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As Internet has grown, some, no doubt far-sighted, individuals have sought to make money by registering domain names. They chose names which would be likely to be attractive (necessary?) to businesses whose trading names and styles are reflected in the names registered. Some have seen this activity as holding businesses to ransom, and the courts have shown that they agree.
The case is interesting, but I am not myself entirely convinced. Very many companies remain quite unaware of their rights and needs as regards domain name registration. Does it not make sense that, if I act to register a name with only ever the intention of making sure the right business gets it, when they finally wake up to the world of e-space, and I seek to charge a reasonable fee for 'keeping it warm', I do no wrong. I do not intend to use the name myself, nor to allow any other wrongful use of it. Please be warned, that the court has rejected this argument.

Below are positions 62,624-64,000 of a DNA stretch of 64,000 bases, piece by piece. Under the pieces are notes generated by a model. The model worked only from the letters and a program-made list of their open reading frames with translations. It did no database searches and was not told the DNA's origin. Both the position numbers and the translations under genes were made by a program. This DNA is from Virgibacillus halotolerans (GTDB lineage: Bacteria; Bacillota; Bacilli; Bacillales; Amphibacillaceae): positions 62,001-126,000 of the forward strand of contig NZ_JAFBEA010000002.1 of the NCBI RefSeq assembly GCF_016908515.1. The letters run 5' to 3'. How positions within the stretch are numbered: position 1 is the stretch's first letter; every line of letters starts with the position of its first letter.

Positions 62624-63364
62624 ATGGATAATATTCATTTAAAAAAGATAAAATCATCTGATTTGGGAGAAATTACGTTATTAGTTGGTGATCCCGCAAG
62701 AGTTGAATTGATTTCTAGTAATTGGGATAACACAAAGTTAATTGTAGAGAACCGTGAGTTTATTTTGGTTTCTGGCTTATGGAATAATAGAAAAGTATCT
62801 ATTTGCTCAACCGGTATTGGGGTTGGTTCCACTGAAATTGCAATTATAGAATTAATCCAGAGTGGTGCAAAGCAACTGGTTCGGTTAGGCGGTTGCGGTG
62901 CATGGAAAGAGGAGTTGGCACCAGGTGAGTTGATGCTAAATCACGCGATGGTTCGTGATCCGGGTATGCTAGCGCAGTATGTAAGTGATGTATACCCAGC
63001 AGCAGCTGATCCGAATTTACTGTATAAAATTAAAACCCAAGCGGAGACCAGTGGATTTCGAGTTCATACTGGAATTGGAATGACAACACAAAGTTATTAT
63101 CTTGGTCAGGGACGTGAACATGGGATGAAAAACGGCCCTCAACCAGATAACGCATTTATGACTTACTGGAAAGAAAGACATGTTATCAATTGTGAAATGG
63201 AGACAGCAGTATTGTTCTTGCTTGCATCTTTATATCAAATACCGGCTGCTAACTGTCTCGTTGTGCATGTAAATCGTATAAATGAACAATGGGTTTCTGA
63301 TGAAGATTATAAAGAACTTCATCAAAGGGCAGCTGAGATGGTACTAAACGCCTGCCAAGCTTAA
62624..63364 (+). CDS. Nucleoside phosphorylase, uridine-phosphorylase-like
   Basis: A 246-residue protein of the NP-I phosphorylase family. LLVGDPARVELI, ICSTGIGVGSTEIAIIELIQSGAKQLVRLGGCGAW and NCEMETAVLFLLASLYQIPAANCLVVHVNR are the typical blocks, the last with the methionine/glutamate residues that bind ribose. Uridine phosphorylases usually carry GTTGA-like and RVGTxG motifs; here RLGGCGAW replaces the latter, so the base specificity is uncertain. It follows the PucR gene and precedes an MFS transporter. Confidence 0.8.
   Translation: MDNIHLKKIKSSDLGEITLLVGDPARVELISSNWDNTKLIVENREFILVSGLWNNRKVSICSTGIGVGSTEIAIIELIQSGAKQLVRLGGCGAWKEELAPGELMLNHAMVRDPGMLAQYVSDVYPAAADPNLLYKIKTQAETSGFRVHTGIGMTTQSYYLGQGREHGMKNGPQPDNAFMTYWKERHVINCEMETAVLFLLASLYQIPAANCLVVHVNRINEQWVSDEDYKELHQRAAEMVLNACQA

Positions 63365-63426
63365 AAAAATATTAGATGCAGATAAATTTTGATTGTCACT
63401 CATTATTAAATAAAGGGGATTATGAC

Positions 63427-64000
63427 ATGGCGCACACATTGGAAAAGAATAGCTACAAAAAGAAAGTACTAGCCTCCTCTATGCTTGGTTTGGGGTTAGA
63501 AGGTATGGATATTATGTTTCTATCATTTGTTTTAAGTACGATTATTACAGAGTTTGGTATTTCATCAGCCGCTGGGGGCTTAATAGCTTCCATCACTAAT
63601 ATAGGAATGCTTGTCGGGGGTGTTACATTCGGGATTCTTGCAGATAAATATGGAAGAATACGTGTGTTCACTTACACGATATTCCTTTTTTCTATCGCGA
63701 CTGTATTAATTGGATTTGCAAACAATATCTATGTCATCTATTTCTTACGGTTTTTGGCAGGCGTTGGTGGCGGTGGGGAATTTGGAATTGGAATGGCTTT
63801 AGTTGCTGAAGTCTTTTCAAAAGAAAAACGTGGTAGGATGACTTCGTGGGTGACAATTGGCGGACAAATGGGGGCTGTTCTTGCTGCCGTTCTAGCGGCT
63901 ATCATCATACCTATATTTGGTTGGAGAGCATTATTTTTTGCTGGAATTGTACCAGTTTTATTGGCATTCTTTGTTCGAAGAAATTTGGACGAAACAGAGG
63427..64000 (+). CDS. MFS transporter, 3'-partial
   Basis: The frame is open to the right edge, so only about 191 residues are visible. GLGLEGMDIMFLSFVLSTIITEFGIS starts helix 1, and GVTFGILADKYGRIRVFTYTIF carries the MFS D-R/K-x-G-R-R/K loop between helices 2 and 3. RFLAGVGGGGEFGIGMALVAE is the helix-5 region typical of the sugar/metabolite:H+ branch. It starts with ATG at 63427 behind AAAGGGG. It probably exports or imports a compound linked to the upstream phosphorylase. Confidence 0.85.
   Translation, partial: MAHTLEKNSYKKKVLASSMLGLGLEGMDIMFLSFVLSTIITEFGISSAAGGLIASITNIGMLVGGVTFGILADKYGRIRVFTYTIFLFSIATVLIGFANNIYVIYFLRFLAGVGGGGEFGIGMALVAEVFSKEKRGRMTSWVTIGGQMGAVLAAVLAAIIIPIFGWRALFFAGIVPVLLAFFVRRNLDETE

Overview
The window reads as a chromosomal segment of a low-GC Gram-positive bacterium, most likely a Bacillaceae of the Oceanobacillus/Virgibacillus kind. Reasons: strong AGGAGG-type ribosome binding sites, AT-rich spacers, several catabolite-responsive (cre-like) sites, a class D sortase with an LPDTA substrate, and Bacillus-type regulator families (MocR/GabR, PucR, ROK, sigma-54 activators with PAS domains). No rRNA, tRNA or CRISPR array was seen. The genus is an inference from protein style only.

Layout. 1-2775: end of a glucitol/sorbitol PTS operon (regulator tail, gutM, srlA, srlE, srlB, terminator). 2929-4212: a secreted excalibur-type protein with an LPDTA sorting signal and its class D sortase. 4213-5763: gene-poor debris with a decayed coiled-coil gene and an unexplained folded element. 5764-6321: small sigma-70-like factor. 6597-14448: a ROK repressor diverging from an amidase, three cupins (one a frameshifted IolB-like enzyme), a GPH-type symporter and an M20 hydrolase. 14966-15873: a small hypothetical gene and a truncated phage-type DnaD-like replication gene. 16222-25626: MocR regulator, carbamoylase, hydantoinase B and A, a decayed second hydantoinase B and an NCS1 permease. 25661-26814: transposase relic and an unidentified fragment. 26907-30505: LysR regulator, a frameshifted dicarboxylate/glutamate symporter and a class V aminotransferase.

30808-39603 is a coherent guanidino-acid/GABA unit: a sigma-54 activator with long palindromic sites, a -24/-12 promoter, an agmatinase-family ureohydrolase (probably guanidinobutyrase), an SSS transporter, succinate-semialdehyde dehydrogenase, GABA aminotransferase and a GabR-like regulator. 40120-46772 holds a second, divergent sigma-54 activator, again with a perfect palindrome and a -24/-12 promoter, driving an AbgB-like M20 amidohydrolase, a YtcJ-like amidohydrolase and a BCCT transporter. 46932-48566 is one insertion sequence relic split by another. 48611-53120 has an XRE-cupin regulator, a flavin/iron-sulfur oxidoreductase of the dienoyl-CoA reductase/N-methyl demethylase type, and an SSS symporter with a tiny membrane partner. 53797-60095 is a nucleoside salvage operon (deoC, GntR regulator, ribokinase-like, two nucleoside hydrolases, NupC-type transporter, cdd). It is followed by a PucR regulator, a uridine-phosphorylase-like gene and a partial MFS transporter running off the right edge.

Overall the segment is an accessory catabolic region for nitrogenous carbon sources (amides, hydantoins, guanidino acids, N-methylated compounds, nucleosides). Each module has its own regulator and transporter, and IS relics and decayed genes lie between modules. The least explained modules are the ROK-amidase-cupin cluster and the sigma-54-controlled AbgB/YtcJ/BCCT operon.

The case has now been appealed. The appeal failed, and the court of appeal judgement is available in the Fleet Street Reports 1999 Part 1 pages 1 to 25. The case was heard on 23 July 1999.
An extract from the headnote:-
"The names which had been registered ... had been registered by the appellants ... because of the goodwill attaching to those names. It was the value of that goodwill ... which had caused the appellants to register the names. The registrations were made with the purpose of appropriating the respondents' property, their goodwill, and with an intention of threatening dishonest use by them or another."
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